Research Article

The AAPS Journal

, Volume 11, Issue 3, pp 469-480

First online:

Prediction of Deleterious Non-synonymous Single-Nucleotide Polymorphisms of Human Uridine Diphosphate Glucuronosyltransferase Genes

  • Yuan Ming DiAffiliated withDiscipline of Chinese Medicine, School of Health Sciences, RMIT University
  • , Eli ChanAffiliated withDepartment of Pharmacy, Faculty of Science, National University of Singapore
  • , Ming Qian WeiAffiliated withDivision of Molecular and Gene Therapies, School of Medical Science, Griffith University
  • , Jun-Ping LiuAffiliated withDepartment of Immunology, Central and Eastern Clinical School, Monash University
  • , Shu-Feng ZhouAffiliated withDiscipline of Chinese Medicine, School of Health Sciences, RMIT University Email author 


UDP glucuronosyltransferases (UGTs) are an important class of Phase II enzymes involved in the metabolism and detoxification of numerous xenobiotics including therapeutic drugs and endogenous compounds (e.g. bilirubin). To date, there are 21 human UGT genes identified, and most of them contain single-nucleotide polymorphisms (SNPs). Non-synonymous SNPs (nsSNPs) of the human UGT genes may cause absent or reduced enzyme activity and polymorphisms of UGT have been found to be closely related to altered drug clearance and/or drug response, hyperbilirubinemia, Gilbert’s syndrome, and Crigler-Najjar syndrome. However, it is unlikely to study the functional impact of all identified nsSNPs in humans using laboratory approach due to its giant number. We have investigated the potential for bioinformatics approach for the prediction of phenotype based on known nsSNPs. We have identified a total of 248 nsSNPs from human UGT genes. The two algorithms tools, sorting intolerant from tolerant (SIFT) and polymorphism phenotyping (PolyPhen), were used to predict the impact of these nsSNPs on protein function. SIFT classified 35.5% of the UGT nsSNPs as “deleterious”; while PolyPhen identified 46.0% of the UGT nsSNPs as “potentially damaging” and “damaging”. The results from the two algorithms were highly associated. Among 63 functionally characterized nsSNPs in the UGTs, 24 showed altered enzyme expression/activities and 45 were associated with disease susceptibility. SIFT and Polyphen had a correct prediction rate of 57.1% and 66.7%, respectively. These findings demonstrate the potential use of bioinformatics techniques to predict genotype–phenotype relationships which may constitute the basis for future functional studies.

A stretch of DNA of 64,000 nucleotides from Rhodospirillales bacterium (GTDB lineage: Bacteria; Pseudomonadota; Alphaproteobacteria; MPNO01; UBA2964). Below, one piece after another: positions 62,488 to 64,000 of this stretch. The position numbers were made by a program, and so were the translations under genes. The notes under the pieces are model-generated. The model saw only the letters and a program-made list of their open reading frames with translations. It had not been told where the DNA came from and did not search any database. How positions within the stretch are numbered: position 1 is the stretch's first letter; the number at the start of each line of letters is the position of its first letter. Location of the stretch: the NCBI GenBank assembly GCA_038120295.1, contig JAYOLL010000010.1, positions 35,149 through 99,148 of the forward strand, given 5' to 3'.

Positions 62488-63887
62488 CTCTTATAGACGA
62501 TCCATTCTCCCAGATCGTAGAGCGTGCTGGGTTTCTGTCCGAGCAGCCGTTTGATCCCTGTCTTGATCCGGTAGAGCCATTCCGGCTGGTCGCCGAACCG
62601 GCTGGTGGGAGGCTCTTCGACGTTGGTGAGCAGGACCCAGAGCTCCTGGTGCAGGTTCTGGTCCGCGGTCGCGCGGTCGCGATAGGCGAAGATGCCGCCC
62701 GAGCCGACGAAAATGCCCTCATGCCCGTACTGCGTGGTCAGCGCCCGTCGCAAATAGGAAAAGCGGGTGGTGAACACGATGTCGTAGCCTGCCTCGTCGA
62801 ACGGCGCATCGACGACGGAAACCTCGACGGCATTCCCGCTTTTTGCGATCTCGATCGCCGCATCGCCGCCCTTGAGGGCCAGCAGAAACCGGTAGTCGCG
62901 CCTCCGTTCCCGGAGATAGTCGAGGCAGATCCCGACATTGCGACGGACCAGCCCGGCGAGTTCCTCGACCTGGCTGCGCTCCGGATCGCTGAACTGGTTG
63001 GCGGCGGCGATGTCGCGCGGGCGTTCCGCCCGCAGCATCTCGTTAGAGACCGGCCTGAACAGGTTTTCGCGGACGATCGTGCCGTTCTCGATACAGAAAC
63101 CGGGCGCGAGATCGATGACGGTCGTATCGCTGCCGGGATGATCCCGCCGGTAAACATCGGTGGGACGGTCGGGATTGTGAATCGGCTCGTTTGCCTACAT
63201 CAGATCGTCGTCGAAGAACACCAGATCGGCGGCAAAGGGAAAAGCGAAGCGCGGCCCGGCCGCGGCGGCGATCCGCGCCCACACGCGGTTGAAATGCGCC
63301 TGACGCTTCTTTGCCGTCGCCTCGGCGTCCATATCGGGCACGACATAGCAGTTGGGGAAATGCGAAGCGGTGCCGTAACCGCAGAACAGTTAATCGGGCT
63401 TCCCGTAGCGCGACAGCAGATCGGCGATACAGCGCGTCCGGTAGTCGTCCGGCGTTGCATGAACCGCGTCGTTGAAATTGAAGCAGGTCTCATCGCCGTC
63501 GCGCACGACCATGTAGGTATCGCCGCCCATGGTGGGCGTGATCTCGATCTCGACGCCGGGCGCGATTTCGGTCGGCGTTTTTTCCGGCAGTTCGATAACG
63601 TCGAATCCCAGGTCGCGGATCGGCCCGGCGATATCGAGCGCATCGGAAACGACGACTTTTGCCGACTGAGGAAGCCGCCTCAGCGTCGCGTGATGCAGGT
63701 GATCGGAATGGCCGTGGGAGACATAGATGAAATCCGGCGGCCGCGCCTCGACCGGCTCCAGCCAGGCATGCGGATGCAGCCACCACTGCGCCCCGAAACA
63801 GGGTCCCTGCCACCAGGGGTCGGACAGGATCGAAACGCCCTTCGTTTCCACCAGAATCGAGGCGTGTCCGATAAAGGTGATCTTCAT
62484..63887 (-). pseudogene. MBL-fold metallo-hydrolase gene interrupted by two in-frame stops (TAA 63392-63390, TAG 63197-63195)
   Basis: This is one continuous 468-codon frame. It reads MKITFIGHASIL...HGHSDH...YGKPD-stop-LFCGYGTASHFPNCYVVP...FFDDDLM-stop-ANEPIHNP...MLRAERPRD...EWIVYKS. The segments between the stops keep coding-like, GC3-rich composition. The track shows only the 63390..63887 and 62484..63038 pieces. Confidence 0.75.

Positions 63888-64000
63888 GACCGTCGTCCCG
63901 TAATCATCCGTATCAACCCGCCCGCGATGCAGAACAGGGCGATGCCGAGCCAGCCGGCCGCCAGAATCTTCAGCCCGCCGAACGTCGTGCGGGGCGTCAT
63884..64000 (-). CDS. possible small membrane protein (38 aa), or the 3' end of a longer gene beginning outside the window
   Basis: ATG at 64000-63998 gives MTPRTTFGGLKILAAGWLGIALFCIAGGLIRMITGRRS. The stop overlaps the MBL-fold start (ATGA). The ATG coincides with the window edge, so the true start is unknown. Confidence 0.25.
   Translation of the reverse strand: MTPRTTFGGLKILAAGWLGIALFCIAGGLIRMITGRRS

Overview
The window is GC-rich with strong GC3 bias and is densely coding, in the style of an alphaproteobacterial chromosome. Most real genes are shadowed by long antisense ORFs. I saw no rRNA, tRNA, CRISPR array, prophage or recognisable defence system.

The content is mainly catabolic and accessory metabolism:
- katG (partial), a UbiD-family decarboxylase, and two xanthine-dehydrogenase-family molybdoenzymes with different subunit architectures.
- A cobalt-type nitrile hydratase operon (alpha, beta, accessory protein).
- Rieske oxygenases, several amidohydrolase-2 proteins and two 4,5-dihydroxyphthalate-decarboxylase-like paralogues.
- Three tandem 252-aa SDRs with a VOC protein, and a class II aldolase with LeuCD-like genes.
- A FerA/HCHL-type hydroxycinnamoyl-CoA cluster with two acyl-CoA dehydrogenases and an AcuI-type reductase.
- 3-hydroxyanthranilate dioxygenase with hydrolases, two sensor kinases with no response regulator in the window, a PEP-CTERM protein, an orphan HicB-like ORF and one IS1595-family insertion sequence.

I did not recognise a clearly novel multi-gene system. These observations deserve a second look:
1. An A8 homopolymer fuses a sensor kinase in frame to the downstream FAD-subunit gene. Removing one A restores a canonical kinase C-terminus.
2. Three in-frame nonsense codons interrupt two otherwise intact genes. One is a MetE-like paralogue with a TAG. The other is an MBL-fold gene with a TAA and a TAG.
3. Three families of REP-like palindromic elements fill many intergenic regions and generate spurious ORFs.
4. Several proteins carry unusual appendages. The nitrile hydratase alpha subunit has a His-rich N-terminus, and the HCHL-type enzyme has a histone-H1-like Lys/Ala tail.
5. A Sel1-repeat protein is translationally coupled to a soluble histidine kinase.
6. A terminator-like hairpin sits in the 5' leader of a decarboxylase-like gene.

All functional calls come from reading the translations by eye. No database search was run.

Key words

phenotype PolyPhen SIFT SNP UGT